Asset & Cash Management

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Net Assets

The net assets section of a nonprofit's statement of financial position reports totals for each of the following classifications:

  • Unrestricted net assets
  • Temporarily restricted net assets
  • Permanently restricted net assets

Unrestricted Net Assets

If a donor does not specify a restriction on his or her contribution, the amount received by the nonprofit is recorded as an asset and as unrestricted contribution revenues. Unrestricted contribution revenues (reported on the statement of activities) also cause the amount of unrestricted net assets to increase.[1]

Temporarily Restricted Net Assets

If a nonprofit receives a contribution that has a donor-imposed restriction (other than to be held in perpetuity), the amount is usually recorded as an asset and as temporarily restricted contribution revenues. Temporarily restricted contribution revenues (reported on the statement of activities) also cause the amount of temporarily restricted net assets to increase.[2]

Permanently Restricted Net Assets

If a donor stipulates that her contribution must be held by the nonprofit in perpetuity (forever, not be used up), the amount is recorded as an asset and as permanently restricted contribution revenues. Permanently restricted contribution revenues (reported on the statement of activities) also cause the amount of permanently restricted net assets to increase. [3]

Net Assets Diagram

Credit Balance Unrestricted Undesignated
  • Surplus (Deficit)

Board Designated

  • For Project
  • For Cash Reserve
  • For Acquisition
  • For Quasi-Endowment

Property & Equipment

  • Fixed Assets Net of Long-Term Debt
Temporarily Restricted Purpose Restriction
  • For Project
  • For Function
  • For Capital Purchases

Time Restriction

  • For Future Fiscal Year (imposed by donor)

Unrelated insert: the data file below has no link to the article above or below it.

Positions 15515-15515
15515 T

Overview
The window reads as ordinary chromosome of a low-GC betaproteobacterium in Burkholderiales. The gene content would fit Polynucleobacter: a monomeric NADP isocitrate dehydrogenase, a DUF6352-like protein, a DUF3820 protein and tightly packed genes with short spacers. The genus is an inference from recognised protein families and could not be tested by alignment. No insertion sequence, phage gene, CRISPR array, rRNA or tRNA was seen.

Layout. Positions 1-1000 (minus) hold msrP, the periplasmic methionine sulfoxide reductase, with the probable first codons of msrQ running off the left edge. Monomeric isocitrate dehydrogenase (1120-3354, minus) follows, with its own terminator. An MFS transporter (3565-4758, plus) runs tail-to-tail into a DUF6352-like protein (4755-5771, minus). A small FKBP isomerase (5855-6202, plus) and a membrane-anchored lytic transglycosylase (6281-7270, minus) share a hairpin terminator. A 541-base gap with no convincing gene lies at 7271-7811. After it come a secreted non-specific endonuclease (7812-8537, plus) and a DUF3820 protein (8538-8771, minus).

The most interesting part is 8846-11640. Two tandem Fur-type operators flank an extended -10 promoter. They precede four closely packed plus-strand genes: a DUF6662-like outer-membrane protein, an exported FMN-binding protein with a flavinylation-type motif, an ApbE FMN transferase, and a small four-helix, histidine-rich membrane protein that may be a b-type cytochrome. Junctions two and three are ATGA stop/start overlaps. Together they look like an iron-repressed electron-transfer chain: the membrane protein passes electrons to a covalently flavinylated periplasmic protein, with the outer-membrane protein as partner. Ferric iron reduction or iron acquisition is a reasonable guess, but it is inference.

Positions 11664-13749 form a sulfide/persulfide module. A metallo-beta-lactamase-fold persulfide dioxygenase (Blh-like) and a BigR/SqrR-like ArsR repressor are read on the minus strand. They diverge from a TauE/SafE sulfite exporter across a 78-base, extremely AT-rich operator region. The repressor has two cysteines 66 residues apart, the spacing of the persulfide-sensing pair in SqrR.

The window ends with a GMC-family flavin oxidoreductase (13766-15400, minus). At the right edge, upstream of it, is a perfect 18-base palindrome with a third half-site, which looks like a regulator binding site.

Permanently Restricted Purpose Restriction
  • Endowment (imposed by donor)

Cash Management & Cash Flow

SEE ALSO: Statement of Cash Flows


Cash is ready money in the bank or in the business. It is not inventory, it is not accounts receivable (what you are owed), and it is not property. These can potentially be converted to cash, but can't be used to pay suppliers, rent, or employees.

Cash flow refers to the movement of cash into and out of a business. Watching the cash inflows and outflows is one of the most pressing management tasks for any business. The outflow of cash includes those checks you write each month to pay salaries, suppliers, and creditors. The inflow includes the cash you receive from customers, lenders, and investors.[4]

Resources & Sample Documents

Financial Management General

National Council of Nonprofits: Financial Management Resources

National Endowment for the Arts: Financial Management Guide

Inc.com: Cash Management Basics

University of Kansas: Handling Accounting

NCALL.org: Guide to Basic Bookkeeping for Nonprofit Organizations

Financial Policies

Montana Nonprofit Association: Organizational Development Resource Library - Sample Financial Management Policies

CompassPoint: Nonprofit Fiscal Policies & Procedures: A Template and Guide

Blue Avocado: Accounting Procedures Manual Template

Nonprofit Accounting Basics: Financial Policy Guidelines

Jackson Nonprofit Network: Sample Credit Card Policy

Small Business Chron: Credit Card Policy for 501c3 Organizations

Financial Statements

SEE ALSO: Main Financial Statements Required by US GAAP

AccountingCoach.com: Financial Statements for Nonprofits

BoardSource: Sample Nonprofit Financial Statements with Explanations

FASB.org: Financial Statement for Nonprofit Organizations

Budgeting

Virginia Society of CPAs (VSCPA): VSCPA Nonprofit Resource Guides - Budgeting: A Guide for Small Nonprofit Organizations

BlueAvocado: Nonprofit Budgets Have to Balance: FALSE!

Accounts Receivable

Nonprofit Accounting Basics: Accounts Receivable

Financial Assessment

NASAA-Arts.org: How to Assess Nonprofit Financial Performance

Nonprofit Finance Fund: Top Indicators of Nonprofit Financial Health

Small Business Chron: How to Evaluate the Financial Statements of Nonprofit Organizations

Bank Reconciliation

AccountingCoach: Introduction to Bank Reconciliation

AccountingCoach: Sample Bank Reconciliation

BlackBaud: Nonprofit Bank Reconciliation Guide

Nonprofit Accounting Basics: Bank Reconciliations

Audit, Review, Compilation

White House Office of Management and Budget (OMB): OMB Circular A-133 Compliance Supplement 2016

National Council of Nonprofits:Audit Guide for Charitable Nonprofits

IRS: Charity and Nonprofit Audits

Keating et al. (2003):The Single Audit Act: How Compliant Are Nonprofit Organizations?


Notes

  1. http://www.accountingcoach.com/nonprofit-accounting/index2.html
  2. http://www.accountingcoach.com/nonprofit-accounting/index2.html
  3. http://www.accountingcoach.com/nonprofit-accounting/index2.html
  4. http://smallbusiness.findlaw.com/business-finances/the-importance-of-cash-management.html